It was a story we followed with interest more than a year ago which culminated in the rescue of Capt. Richard Phillips by Navy SEALs. A lot has happened since then; Phillips has released his memoirs, for one. Yet another development happened to that story recently as the surviving pirate out of that pirate-hostage-drama pleaded guilty to the charges against him.
A report on The New York Times shared that Abduwali Abdukhadir Muse, in what is touted as the first piracy prosecution in the United States in decades, pleaded guilty to charges of hijacking the Maersk Alabama, conspiracy and hostage taking. Muse gave the following statement through an interpreter before United States District Court Judge Loretta A. Preska in Manhattan: “What we did was wrong. I am very, very sorry for the harm we did. The reason for this is the problems in Somalia.”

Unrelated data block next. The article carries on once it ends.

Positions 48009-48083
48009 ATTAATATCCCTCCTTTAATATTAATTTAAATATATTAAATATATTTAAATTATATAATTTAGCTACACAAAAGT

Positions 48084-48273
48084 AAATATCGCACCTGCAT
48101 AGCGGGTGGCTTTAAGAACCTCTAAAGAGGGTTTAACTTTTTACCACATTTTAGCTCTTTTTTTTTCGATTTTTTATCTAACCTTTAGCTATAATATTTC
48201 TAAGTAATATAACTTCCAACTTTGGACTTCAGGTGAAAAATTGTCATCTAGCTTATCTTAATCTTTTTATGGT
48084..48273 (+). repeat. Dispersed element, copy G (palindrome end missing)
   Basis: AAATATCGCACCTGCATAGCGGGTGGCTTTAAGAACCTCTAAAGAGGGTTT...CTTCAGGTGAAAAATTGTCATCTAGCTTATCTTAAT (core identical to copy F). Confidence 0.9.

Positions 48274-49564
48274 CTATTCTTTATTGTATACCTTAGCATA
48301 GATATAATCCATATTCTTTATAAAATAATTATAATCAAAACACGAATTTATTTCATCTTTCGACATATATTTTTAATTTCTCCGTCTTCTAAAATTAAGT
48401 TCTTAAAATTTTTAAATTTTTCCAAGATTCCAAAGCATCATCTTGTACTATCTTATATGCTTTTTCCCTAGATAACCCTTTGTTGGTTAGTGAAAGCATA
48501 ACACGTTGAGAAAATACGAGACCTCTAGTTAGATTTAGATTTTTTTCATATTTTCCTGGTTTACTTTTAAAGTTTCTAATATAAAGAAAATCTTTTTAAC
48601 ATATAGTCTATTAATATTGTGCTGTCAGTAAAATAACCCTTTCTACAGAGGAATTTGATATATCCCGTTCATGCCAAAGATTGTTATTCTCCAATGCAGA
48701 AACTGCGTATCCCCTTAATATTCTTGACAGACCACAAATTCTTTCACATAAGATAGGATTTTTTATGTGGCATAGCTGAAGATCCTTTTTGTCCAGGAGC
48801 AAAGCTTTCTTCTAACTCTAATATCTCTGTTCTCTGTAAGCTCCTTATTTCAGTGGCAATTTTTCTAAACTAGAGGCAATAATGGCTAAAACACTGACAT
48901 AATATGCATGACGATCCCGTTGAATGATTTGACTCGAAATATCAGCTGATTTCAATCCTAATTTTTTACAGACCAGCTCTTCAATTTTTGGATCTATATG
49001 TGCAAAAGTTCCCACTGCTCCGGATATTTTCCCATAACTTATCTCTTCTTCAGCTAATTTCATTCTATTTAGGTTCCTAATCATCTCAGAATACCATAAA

His guilty plea led to the dropping of four out of six counts against him, including “the crime of piracy as defined by the laws of nations” which carries with it a life sentence.
Still, he will probably spend most of his life in jail. Prosecutors will reportedly be seeking a sentence of at least 27 years but no more than 33 years and 9 months.
His plea agreement also included being judged as an adult, but that may still be an issue during his sentencing, which has been scheduled for October 19. His court-appointed lawyer, Phillip L. Weinstein, said that age may be used as a “mitigating factor” during sentencing; Muse’s father had testified that he was born on Nov. 20, 1993, which means that he was only 15 during the hijacking.